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U.S. Roaster Champion Ian Picco on Integrity and What Makes Coffee Good

Ian Picco, Topeca Coffee

Ian Picco won the 2018 U.S. Roaster Championship in Seattle. Photo courtesy of SCA. 

Ian Picco is the Director of Coffee at Topeca Coffee Roasters in Tulsa, Oklahoma, as well as an Authorized SCA Trainer (AST) and longtime volunteer instructor for the Specialty Coffee Association‘s educational programs. Picco also instructs with SCA curriculum at Topeca Instruments Division, an SCA Premier Training Campus dedicated to coffee education.

Given this depth and breadth of experience, it was not surprising to see Picco come out on top at the recent 2018 U.S. Roaster Championship, held last month in Seattle. As a first-time competitor in the Roaster Competition last year, Picco entered the qualifying event held in Austin, Texas, just to see what it was all about.

“I promptly bombed on stage, not expecting that level of intensity and adrenaline,” Picco said. “This year, winning the championship on my own integrity felt really satisfying, especially after I embarrassed myself last year in front of colleagues that I look up [to].”

Ian Picco, Topeca Coffee

Photo courtesy of SCA.

The U.S. Roaster Championship consists of two rounds. First, competitors present a coffee of their choice, roasted prior to the event, for presentation and evaluation by the judges. For round two, competitors roast a compulsory coffee on-site — this year a Brazil Fazenda Tres Porteiras from Ally Coffee — and delivered a presentation of that roast to the judges.

For the presentation element of the competition, the coffee was ground using a Mahlkonig EK43, then brewed on a Curtis G4 GEMINI for judging, as well as for the audience to try, although the actual coffee score was based on a more formal cupping evaluation by the judges.

We asked Picco more about his motivation for competing and where he sees his career in coffee heading.

Lily Kubota: What was the key message you were hoping to communicate to the judges and the audience through your presentation?

Ian Picco: I wanted to present the judges with straightforward scientific approach to roasting coffee. I also wanted to present myself and my coffee with a sense of true transparency, realism, and integrity. I hope that came through.

Ian Picco, Topeca Coffee

Photo courtesy of SCA.

LK: What was the specific coffee you used for your routine?

IP: I used an SL-34 variety grown on our family farm, Finca el Manzano, in El Salvador. It was honey process, dried on raised beds.

LK: Were there any characteristics that you were looking to highlight in terms of the bean and the roast?

IP: The SL-34 is an extremely complex coffee with tons of aromatics, big body, and a lot of sweetness. I developed a roast profile that played to the bean’s high density by allowing a longer time in the drying phase, and a good amount of time during Maillard phase to highlight sweetness, body, and aromatic complexity. Since it was a honey process, and therefore had already undergone natural carbohydrate degradation, I kept the time from first crack short and gentle, so I wouldn’t loose any of the sugars and acids.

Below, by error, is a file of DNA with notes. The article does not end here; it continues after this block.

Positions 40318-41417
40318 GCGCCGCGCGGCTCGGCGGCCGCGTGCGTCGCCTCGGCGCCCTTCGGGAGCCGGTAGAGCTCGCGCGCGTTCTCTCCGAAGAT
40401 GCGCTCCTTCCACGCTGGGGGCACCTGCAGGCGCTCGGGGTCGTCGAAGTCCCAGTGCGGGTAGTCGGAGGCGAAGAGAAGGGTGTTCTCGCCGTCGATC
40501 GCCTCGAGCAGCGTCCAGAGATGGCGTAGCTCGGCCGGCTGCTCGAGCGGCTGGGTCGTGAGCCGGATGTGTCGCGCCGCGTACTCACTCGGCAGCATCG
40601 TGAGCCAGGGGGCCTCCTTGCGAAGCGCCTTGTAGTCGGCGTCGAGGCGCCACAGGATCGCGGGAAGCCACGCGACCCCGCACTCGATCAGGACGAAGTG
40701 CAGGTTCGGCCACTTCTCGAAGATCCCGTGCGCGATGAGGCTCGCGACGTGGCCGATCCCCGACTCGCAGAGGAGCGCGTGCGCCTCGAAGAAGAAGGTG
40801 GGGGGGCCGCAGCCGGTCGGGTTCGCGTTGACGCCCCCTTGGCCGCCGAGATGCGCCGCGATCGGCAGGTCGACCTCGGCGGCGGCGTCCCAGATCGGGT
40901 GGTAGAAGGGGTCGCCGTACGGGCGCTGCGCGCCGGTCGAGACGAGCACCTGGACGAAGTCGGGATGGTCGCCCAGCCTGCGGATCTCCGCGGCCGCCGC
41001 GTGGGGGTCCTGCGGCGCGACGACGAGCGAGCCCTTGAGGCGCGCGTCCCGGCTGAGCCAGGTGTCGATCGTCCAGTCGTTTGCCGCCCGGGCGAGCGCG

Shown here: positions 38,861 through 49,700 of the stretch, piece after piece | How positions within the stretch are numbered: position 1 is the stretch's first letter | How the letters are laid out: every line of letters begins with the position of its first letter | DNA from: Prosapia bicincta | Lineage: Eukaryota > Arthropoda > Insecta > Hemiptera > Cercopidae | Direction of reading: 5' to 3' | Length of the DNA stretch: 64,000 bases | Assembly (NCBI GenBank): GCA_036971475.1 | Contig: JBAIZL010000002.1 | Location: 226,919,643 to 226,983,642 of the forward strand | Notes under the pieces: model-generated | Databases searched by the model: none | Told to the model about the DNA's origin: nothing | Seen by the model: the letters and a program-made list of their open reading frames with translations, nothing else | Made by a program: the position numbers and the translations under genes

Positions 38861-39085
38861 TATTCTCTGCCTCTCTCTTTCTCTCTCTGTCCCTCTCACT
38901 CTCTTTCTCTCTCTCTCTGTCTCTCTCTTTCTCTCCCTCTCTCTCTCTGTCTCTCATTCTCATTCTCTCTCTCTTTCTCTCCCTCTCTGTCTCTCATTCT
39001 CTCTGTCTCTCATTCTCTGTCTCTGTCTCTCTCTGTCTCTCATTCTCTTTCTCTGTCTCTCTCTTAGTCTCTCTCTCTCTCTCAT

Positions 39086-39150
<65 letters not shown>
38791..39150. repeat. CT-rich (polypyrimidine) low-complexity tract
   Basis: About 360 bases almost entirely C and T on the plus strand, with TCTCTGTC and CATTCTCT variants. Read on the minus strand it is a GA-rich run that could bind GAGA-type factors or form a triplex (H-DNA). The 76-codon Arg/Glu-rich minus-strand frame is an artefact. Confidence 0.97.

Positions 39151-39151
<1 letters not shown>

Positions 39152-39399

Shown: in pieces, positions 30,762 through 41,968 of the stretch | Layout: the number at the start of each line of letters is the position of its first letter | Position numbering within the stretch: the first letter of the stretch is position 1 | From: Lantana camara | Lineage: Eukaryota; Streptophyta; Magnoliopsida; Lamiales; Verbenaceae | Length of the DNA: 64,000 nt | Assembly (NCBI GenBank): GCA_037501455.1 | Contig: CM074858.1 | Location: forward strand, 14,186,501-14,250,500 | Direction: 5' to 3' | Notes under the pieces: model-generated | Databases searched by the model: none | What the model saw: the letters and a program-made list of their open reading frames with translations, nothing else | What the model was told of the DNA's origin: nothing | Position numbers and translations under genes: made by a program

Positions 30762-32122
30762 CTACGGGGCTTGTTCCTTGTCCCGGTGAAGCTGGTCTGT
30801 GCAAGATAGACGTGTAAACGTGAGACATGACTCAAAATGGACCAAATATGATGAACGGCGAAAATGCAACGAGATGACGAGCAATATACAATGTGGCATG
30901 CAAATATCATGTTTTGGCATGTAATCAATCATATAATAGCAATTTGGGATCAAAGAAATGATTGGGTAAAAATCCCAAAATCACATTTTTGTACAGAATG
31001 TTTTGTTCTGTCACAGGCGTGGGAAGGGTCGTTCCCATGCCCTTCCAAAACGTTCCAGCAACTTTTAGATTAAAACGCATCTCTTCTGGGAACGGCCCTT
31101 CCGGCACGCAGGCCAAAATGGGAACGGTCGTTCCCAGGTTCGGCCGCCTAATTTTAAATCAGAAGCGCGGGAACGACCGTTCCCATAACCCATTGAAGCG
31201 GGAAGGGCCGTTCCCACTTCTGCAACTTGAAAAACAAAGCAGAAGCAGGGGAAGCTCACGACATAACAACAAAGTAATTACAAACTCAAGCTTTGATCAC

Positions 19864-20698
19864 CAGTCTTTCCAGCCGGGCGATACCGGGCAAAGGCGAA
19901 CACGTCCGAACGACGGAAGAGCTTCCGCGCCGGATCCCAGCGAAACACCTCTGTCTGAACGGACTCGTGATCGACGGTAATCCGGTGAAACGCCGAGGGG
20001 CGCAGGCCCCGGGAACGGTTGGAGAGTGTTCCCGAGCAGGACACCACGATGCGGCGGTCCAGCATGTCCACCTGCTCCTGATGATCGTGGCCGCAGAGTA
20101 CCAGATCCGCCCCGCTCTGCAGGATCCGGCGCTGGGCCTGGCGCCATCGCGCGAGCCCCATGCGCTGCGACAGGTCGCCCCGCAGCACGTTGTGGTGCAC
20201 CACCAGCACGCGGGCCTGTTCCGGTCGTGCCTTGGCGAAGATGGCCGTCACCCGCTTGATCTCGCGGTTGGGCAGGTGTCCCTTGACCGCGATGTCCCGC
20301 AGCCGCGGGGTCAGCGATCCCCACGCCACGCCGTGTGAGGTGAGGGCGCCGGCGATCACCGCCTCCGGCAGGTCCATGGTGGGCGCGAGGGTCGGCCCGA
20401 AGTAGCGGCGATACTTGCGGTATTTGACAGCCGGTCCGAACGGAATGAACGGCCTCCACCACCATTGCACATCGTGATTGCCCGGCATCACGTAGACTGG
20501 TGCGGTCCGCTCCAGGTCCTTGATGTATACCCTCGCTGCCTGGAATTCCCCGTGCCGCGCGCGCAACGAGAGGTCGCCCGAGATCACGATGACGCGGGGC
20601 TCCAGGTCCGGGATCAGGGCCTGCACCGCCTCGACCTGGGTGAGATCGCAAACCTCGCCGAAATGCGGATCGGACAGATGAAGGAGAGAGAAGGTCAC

LK: What kind of machine did you use to roast your selected coffee?

IP: I roasted this coffee on a North 500 gram electric drum roaster from Mill City Roasters.

Ian Picco, Topeca Coffee

Photo courtesy of SCA.

LK: Now that you’ve won and will go on to represent the U.S., how do you plan to prepare or practice for the world championship?

IP: Tom Cruise, Cocktail style… But seriously, I plan to spend a lot of time in the lab roasting many different origins of coffees many different ways, do a lot of cupping, and build a library of origin and density specific roast profiles, so I can handle whatever they throw at me. I have friends who have competed in the WCRC in the past, so I will undoubtedly be leaning on them heavily for advice.

LK: Did you receive any feedback that you’ll incorporate into your presentation of the coffee?

IP: It seems I provided too many flavor descriptors. I was gauging this off of seeing how Brewers Cup is judged. So, for this aspect of the competition I’m going to keep it short and sweet.

Ian Picco, Topeca Coffee

Photo courtesy of SCA.

LK: What are your aspirations for your career in coffee?

IP: That’s a big question. I just want to do something honest. If I can do that, and know that I am supporting a sustainable supply chain I’m happy. At some point I’d like to be able to fully support my family financially too. Ha, yeah, that would be good.

LK: As an ambassador for specialty coffee, what message would you like to send to competition hopefuls or coffee professionals trying to pave their own path?

IP: My big thing this competition was presenting myself and my coffee with full integrity, whether I won or not. I stuck to my guns when it came to choosing an approach to the compulsory roast, even though at times I doubted myself. I deliberately choose not to compete with a Geisha, because I am so tired of nearly every competition in the industry becoming a Geisha contest. That’s not sustainability. I would implore future competitors, and judges, to broaden their view of what is award worthy coffee. Overall, I would say create your own thing, stop following every fad, and let good coffee speak for itself; don’t get in the way. And most importantly, let your customers tell you what they like, not the other way around.


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